After an hour at the Cracked Keg with no sign of Korbus, Jak felt that sitting around Graywall any longer would be pushing his luck.  With his disguise carrying him unnoticed past the increasingly large and active Tharashk patrols, he made his way out of the foreign quarter and was halfway through Bloodstone when a voice rang out in his head – Korbus had engaged House Sivis’ famous Sending services, something Jak had experienced only a handful of times in his life.  Her news wasn’t good.  Facing increasing pressure and scrutiny from her House Tharashk superiors regarding her role in the jailbreak, and her “failure” to track down the rest of the party, she found herself unable to leave the city.  She implored Jak to do whatever he needed to do to clear his name, and hoped that they could share a meal together when everything was back to normal.  Though the loss of Korbus’ testimony against Tik was a serious blow, Jak understood very well what it was like to be on your organization’s bad side.  Relaying this back to Korbus and telling her to stay safe, he continued his trek through Bloodstone and left Graywall behind again.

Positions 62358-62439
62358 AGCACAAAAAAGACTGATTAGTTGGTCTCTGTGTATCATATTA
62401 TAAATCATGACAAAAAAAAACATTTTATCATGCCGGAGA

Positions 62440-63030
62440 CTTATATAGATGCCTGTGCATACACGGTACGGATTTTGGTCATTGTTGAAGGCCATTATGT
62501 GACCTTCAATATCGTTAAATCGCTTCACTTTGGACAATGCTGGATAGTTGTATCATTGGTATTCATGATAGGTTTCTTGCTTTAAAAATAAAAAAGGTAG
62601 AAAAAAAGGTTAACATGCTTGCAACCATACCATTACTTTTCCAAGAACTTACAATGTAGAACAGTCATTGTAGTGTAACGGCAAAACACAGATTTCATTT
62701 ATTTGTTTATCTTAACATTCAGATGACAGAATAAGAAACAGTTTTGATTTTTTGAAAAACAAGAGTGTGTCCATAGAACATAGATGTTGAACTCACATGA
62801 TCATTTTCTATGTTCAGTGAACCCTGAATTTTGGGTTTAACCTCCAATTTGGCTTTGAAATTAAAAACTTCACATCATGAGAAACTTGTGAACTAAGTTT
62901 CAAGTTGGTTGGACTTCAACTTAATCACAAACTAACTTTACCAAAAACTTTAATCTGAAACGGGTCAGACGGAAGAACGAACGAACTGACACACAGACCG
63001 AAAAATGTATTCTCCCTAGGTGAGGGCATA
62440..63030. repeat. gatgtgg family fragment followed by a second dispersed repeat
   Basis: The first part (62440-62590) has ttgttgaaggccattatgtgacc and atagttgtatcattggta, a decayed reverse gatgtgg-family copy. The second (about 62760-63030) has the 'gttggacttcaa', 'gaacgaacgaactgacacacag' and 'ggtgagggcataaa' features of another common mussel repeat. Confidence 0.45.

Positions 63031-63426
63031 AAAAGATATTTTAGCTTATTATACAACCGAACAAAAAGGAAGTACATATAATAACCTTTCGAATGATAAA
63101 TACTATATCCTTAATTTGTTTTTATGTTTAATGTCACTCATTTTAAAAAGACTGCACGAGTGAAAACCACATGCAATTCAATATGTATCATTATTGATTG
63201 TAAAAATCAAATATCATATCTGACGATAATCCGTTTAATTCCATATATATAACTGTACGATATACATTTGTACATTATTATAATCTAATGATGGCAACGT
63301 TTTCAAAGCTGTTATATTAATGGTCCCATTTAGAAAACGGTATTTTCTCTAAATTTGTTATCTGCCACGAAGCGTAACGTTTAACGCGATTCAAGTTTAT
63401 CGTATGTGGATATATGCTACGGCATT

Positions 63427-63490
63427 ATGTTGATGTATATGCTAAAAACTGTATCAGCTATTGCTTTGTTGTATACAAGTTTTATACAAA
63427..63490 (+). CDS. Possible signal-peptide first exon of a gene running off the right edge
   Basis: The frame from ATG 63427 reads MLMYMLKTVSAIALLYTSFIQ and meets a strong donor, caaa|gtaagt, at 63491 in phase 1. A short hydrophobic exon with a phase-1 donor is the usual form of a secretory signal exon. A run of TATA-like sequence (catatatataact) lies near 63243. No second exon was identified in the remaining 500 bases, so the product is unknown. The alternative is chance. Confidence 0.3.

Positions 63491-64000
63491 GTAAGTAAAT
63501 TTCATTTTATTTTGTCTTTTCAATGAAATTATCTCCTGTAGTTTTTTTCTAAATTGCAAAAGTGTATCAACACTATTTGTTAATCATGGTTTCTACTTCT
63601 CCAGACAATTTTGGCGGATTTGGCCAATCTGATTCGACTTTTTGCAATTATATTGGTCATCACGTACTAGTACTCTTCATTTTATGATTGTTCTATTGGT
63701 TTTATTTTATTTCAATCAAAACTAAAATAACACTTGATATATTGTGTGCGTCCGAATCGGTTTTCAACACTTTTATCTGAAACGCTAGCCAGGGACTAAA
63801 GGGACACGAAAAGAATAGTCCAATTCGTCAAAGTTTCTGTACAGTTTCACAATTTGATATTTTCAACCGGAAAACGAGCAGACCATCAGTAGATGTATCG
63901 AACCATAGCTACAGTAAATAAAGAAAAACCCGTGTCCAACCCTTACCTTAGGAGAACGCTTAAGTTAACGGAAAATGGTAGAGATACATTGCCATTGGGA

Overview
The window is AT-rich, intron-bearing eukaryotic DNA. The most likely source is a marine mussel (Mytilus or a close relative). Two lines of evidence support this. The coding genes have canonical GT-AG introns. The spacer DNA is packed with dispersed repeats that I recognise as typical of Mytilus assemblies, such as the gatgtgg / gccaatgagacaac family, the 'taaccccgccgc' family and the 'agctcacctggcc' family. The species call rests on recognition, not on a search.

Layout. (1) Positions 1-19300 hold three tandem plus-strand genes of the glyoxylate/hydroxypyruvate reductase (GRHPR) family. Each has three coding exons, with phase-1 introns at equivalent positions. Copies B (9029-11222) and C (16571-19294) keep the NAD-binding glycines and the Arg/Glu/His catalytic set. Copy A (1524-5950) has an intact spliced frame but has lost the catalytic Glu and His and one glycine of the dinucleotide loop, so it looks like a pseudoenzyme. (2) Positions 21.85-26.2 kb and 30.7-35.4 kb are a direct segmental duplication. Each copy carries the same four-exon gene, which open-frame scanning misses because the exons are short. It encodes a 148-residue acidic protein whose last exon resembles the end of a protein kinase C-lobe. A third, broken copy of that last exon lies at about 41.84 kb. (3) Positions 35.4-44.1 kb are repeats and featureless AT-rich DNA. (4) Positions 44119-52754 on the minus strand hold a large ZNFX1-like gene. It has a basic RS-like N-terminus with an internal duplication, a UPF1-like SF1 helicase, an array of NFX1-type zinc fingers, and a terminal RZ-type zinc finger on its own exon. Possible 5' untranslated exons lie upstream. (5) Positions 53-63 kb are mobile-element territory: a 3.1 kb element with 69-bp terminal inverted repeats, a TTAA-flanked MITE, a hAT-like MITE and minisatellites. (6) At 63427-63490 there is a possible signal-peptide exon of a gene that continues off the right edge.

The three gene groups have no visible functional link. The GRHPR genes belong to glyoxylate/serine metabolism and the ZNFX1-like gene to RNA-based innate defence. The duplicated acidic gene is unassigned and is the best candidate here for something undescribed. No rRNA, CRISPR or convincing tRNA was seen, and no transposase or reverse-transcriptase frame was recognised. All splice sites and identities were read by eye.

A half hour’s walk later, he spotted Kayde waiting for him at a trailhead when one of Ivello’s birds landed on his shoulder, asking after Korbus.  Jak tersely replied that she wasn’t coming, and sent the bird on its way.  Regrouping with Kayde, he shared his lack of success, while Kayde revealed what his business in the city had been: he had sent correspondences after Jak’s arrest to both his handlers in House Phiarlan and Captain Kalaes, and had received answers.  The good news was that House Phiarlan continued to support Kayde, but also directed him to retrieve the rest of the Crown for the Citadel as he’d been hired to do, finish the job, and put this mess to rest.  Having previously confessed that he’d told Kalaes they had evidence against Tik, he told Jak that Kalaes was demanding they return to the Citadel with that evidence at once.  Something about those orders didn’t sit right with the young agent.  Knowing how the Citadel operated, he couldn’t shake the feeling that Kalaes telling them to come back to prove their innocence – without rescinding the arrest warrant on their heads – was likely a trap, and he told Kayde as much.  Even without that slant on things, Kayde was determined to carry out his house’s orders, and the two of them continued weighing their options as they made their way back to the others.